Gaming creators and streamers will already be familiar with Rode. The company’s and make good options for those plugging into OBS, YouTube, Twitch and anywhere else you might “go live.” But as of today, there’s a whole new sub brand specifically catering to their needs: Rode X.
The first three products under the new mark include two microphones and a comprehensive desktop app for stream routing and mixing. The mics will look eerily familiar to fans of Rode products, but the company assures us they have been “redesigned internally for optimal performance for streaming and gaming.”
The new mics are the XDM-100 ($249) and XCM-50 ($150). The clue to the difference between them is in the name – D for dynamic, C for condenser (you can read about the difference ). The XDM-100, at least physically, looks like Rode’s with a dash of red at the top. The XCM-50 is a condenser microphone that appears to be built on the same platform as the and features a distinct red button on the front.
Both microphones are USB only (no XLR), which means you won’t need an audio interface to use them, and they have built-in headphone ports for latency-free monitoring. Which of the two might interest you most will depend on both your preferences and the room where you stream from.
The XCM-50 has a bright sound that will work well for those in acoustically treated, or “softer” rooms. When tested side by side with its NT-USB Mini doppelganger, they do sound incredibly close, but to my ears the XCM-50 is a tiny bit brighter sounding. The NT-USB Mini sounds a shade “closer” by comparison.
The XDM-100 has a more classic “dynamic” microphone sound. While perhaps not quite as well rounded as something like the Shure SM7B or even Rode’s own Podmic, it feels cleaner than the Podcaster that it shares its physical appearance with. If you want a good USB dynamic option, this feels like a competitive choice for the price. Especially once coupled with the new Unify software.
The one thing that a lot of gamers and streamers really need isn’t so much a microphone – there are many options for that – it’s a reliable tool to route all the sounds in your stream, usually some mix of game sounds, chat, music and effects. With Unify, you have a simple software solution that is similar to the routing matrices you find with the GoXLR, the or Elgato’s .
Unify creates a couple of virtual audio interfaces on your PC and you can then control which app uses what, and where that sound goes. For example, you probably want your intro music to go out on the stream, but maybe you don’t want it in your headphones? Or maybe you want your audience to hear a YouTube video you’re playing, but not the music you’re streaming. With Unify, you can pipe most things to most places, and then change the levels, or “mix” for each destination also.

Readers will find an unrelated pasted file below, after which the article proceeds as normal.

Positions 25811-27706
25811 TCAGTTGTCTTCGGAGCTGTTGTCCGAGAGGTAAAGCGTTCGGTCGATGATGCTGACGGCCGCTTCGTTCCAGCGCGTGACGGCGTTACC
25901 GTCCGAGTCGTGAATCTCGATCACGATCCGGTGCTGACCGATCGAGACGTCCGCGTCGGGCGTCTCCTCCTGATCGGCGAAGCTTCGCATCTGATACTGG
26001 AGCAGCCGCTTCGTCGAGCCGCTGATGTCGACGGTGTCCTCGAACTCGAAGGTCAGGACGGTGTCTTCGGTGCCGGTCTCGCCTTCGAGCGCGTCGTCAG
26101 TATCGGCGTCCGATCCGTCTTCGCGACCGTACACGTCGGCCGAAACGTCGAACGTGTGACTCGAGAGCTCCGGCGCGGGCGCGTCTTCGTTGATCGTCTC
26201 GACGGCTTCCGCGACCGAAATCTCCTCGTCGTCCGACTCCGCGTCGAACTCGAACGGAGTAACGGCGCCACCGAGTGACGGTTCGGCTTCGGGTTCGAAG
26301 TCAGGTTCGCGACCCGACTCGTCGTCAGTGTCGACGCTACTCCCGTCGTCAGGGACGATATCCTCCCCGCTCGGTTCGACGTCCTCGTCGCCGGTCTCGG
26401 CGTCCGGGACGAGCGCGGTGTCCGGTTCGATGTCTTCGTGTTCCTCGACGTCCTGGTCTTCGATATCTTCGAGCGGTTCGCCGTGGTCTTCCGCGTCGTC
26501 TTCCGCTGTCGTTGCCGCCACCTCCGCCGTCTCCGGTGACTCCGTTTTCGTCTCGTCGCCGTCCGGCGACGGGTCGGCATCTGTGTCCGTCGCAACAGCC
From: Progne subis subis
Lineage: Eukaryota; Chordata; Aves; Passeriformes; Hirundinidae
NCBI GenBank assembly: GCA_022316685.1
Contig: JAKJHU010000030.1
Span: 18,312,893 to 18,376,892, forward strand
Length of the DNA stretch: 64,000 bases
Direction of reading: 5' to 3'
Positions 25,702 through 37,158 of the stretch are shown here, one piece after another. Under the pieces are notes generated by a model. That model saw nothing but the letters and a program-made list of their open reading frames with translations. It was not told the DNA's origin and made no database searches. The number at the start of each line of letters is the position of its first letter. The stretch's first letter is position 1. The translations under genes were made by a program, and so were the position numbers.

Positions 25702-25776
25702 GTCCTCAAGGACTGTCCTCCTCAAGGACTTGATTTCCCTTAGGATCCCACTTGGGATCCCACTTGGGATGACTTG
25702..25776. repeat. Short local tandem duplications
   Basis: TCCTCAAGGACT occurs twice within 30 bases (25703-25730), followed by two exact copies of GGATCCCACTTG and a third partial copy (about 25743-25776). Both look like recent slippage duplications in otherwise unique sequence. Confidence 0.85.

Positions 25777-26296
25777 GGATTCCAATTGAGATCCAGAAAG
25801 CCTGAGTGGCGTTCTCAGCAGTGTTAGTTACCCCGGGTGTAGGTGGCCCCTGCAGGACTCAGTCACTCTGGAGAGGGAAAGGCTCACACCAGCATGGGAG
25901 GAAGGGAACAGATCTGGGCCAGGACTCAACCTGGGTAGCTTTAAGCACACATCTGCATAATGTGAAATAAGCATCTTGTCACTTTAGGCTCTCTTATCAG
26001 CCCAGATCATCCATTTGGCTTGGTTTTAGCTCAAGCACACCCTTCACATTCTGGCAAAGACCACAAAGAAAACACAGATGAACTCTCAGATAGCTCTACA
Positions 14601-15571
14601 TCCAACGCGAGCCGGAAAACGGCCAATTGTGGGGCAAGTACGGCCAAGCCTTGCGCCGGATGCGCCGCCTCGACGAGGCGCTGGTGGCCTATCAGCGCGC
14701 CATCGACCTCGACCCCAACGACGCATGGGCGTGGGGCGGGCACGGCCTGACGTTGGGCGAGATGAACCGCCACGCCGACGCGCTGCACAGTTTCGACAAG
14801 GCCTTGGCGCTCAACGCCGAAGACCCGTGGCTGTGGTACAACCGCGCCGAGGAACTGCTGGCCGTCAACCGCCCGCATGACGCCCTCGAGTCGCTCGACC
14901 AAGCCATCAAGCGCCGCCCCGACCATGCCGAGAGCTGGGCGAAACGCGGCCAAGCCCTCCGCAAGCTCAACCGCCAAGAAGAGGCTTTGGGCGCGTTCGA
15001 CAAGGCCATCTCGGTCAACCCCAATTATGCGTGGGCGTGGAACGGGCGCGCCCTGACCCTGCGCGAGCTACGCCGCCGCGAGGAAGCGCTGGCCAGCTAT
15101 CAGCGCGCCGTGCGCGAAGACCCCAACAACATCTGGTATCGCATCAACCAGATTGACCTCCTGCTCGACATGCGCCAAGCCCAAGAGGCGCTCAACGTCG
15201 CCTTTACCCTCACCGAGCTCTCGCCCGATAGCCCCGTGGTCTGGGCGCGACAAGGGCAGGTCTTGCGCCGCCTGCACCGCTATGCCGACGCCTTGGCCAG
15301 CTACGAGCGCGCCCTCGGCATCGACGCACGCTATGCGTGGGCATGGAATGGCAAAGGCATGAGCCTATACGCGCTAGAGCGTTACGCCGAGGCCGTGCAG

Rode has added the ability to record all your audio directly within the app, too. This makes it appealing to more than just streamers. For example, you could use it to record both sides of a Zoom call and be able to feed audio into that call that would otherwise be tricky. The fact that Unify has sound pads for intros and effects means it also works quite well as a software “Rodecaster Pro.”
Unify looks most similar to Wave Link but offers much more fine-grained control. The app isn’t quite as simple as BEACN’s, which lets you access each mix matrix at all times and has a slightly clearer UI. BEACN also benefits from the hardware mixer, too, but there’s no option to record within that app or trigger sound effects.
Where Unify differs from most of its rivals is that you don’t have to buy the company’s hardware to use it. If you just wanted the software features you can pay $5 a month or $45 a year for the app alone. This means you can easily use it with any microphone you have, you’re not beholden to using a Rode (unlike, Wave Link that requires an Elgato mic). If you do buy a Rode X mic, then the software is free. Sadly, if you already own a Rode USB mic, it won’t unlock the software, you’ll be paying like everybody else.